Monday, July 28, 2008

I'm Hitting the Road for U.S. Farm-Raised Catfish!

If you know me, or have seen me on TV, chances are you know that I'm big time supporter of U.S. Farm-Raised Catfish (partly due to the fact that my husband, Steve, has been in the fingerling business for a long while - but also because it's just GOOD!) I swear, I prepare as many catfish recipes as I do prawn recipes! It's a versatile fish, with a mild taste that compliments every dish - and it's sustainable and all natural! What could be better?!

The Catfish Institute is a wonderful organization that has enlisted me to spread the good word about U.S. Farm-Raised Catfish across the Southeast U.S., and I'm very excited! I will be traveling for the entire month of August to promote and prepare USFR Catfish on local TV stations. I'll be sure and let you know what cities I will be in so you can tune in, or tell family and friends that live in the area to watch! This Friday, August 1st, I will be in Shreveport, Louisiana, on KTAL at 5 pm.

And don't forget ....if you're ordering/buying Catfish at a grocery store or restaurant, please be sure and ask where it comes from. Stay away from those polluted imports, and make sure you are eating only U.S. Farm-Raised Catfish!

Saturday, July 19, 2008

One of the best prawn dishes - hands down!

You haven't lived unless you try this dish. I promise it is wonderful and way too easy to prepare! It's so light and healthy, and all of the flavors taste amazing when mixed together. I promise you won't be disappointed - I know my family wasn't!

(PS: This recipe is a really good way to use all of those fresh herbs that you have growing like wildfire in your garden!)

Prawn Diavolo with Lemon Parmesan Pasta

1 lb. freshwater prawns, peeled
1 to 2 teaspoons salt (Kosher salt if you have it)

1 to 2 teaspoons dried crushed red pepper flakes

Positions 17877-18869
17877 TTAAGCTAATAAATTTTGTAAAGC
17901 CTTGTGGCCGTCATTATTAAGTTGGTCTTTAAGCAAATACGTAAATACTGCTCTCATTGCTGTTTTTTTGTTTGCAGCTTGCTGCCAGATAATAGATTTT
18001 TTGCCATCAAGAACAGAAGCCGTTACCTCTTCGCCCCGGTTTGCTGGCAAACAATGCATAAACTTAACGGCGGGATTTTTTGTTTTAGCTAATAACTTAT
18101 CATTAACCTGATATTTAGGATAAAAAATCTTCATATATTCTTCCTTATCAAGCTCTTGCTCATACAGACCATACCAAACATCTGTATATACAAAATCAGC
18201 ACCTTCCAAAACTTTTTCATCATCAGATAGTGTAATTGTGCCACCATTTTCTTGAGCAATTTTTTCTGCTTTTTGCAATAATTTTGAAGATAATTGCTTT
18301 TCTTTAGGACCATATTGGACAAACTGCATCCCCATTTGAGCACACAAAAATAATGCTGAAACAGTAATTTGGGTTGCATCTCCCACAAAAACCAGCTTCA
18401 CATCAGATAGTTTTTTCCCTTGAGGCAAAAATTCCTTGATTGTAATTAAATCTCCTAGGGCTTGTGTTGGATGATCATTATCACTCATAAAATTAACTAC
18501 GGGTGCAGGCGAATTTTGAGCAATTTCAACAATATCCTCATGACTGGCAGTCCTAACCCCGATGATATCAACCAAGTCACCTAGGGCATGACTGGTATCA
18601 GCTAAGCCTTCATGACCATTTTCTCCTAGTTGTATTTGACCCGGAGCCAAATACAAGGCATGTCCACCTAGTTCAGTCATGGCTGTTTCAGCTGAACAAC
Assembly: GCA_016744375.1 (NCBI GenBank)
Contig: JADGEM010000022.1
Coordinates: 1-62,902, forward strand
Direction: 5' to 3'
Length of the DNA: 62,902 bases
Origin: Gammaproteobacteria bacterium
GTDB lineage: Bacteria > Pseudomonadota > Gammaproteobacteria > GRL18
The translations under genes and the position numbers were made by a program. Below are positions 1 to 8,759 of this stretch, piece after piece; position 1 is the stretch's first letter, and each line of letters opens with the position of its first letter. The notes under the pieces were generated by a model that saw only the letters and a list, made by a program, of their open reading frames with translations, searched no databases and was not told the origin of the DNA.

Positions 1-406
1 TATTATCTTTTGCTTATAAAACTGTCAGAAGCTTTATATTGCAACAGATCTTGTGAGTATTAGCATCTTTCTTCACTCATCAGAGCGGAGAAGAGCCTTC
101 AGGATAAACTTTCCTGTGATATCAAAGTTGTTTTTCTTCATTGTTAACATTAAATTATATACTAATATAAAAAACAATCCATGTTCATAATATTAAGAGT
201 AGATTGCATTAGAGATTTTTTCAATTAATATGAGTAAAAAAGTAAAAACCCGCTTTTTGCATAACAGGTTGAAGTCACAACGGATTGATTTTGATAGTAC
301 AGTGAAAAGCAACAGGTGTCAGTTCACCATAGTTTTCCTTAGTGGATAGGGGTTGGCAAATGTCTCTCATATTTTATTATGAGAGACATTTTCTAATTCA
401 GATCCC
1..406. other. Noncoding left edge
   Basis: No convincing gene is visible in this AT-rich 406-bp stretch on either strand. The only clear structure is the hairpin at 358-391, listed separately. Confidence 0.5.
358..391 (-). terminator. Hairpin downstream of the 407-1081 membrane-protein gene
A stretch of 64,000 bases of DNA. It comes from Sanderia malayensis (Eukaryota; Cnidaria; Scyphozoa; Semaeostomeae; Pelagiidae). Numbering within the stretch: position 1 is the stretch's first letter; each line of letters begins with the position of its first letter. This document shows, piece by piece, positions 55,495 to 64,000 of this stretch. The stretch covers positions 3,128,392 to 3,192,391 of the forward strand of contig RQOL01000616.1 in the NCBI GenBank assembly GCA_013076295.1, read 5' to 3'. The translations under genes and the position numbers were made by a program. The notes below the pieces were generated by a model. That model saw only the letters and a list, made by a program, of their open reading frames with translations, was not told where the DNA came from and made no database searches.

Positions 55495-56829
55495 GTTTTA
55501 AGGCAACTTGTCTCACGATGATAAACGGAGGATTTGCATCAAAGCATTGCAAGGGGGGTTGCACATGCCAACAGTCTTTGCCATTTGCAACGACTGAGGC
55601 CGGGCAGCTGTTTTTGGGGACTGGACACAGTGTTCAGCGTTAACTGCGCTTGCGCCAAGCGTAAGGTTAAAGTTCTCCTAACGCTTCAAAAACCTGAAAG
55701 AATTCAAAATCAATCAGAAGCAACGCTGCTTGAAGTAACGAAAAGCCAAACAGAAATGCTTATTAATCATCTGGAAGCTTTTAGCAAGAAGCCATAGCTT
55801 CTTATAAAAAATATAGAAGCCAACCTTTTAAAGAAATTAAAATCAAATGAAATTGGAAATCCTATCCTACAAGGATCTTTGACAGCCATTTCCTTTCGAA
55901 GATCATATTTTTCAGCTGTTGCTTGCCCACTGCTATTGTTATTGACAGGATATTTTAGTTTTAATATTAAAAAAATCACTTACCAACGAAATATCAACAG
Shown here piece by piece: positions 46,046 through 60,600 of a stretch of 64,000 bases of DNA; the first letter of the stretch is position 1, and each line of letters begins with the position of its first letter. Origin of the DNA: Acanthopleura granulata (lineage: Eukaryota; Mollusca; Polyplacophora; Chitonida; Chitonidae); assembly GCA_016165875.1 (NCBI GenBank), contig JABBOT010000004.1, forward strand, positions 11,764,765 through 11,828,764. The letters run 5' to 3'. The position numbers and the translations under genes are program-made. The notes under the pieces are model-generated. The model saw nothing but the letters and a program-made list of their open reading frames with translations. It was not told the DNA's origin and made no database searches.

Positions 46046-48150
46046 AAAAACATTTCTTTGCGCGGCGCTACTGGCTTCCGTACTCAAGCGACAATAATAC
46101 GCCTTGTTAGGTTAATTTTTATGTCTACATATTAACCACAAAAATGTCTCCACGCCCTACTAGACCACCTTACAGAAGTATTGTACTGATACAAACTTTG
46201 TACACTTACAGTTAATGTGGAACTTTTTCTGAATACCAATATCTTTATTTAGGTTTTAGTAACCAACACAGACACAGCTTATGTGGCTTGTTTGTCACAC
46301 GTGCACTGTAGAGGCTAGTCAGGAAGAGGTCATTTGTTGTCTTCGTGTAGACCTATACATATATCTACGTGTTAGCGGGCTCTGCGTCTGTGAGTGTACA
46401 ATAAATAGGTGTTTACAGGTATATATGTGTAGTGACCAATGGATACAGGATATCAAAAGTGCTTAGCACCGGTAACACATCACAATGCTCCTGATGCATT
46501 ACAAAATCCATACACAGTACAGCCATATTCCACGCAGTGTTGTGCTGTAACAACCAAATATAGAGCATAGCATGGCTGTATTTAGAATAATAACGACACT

3 tablespoons olive oil, plus 1-2 tablespoons

1 medium onion, finely chopped

1 (14 ½ oz.) can diced tomatoes

1 cup dry white wine (or chicken broth)

4 cloves garlic, chopped

¼ teaspoon dried oregano leaves, crushed

3 tablespoons chopped flat leaf parsley (or 1 tablespoon dried)

3 tablespoons chopped fresh basil (or 1 tablespoon dried, crushed)

Toss the prawns in a medium bowl with salt and red pepper flakes. (Remember that prawns are freshwater and have very low sodium. Adjust salt to taste.) Heat 3 tablespoons oil in a heavy skillet over medium-high heat. Add the prawns and sauté for several minutes, turn, and continue cooking until just cooked through. Transfer the prawns to a plate and set aside.

Add the onion to the same skillet and add 1 to 2 tablespoons olive oil. Sauté until translucent or about 5 minutes. Add the tomatoes with their juices, wine (or chicken broth), garlic, parsley, basil, and oregano. Simmer until the sauce is reduced and thickened slightly or about 10 minutes. Return the prawns and any juice to the tomato mixture and toss. Cook for a minute so that the flavors blend. Add more salt to taste. Serve over plain pasta or lemon pasta.

Lemon Parmesan Pasta

1 lb. pasta (we used Dreamfield’s low-carb spaghetti)

2/3 cup olive oil

2/3 cup grated Parmesan cheese

½ cup fresh lemon juice

1 tablespoon lemon zest

Salt and freshly ground pepper

1/3 cup chopped fresh basil leaves (or 2 to 3 tablespoons dried)

Cook the pasta in salted water until tender but still firm. Meanwhile, whisk the oil, cheese and lemon juice to blend.

Drain the pasta reserving 1 cup of the cooking liquid. Toss the pasta with the lemon sauce. If it is needed, add a little of the reserved liquid. (We did not need any liquid with the low-carb pasta and sauce. Refrigerate the liquid and use it to add moisture when reheating leftovers.) Season with salt and pepper.

Cat Cora's Faux-Fried Catfish & The Colonel's Slaw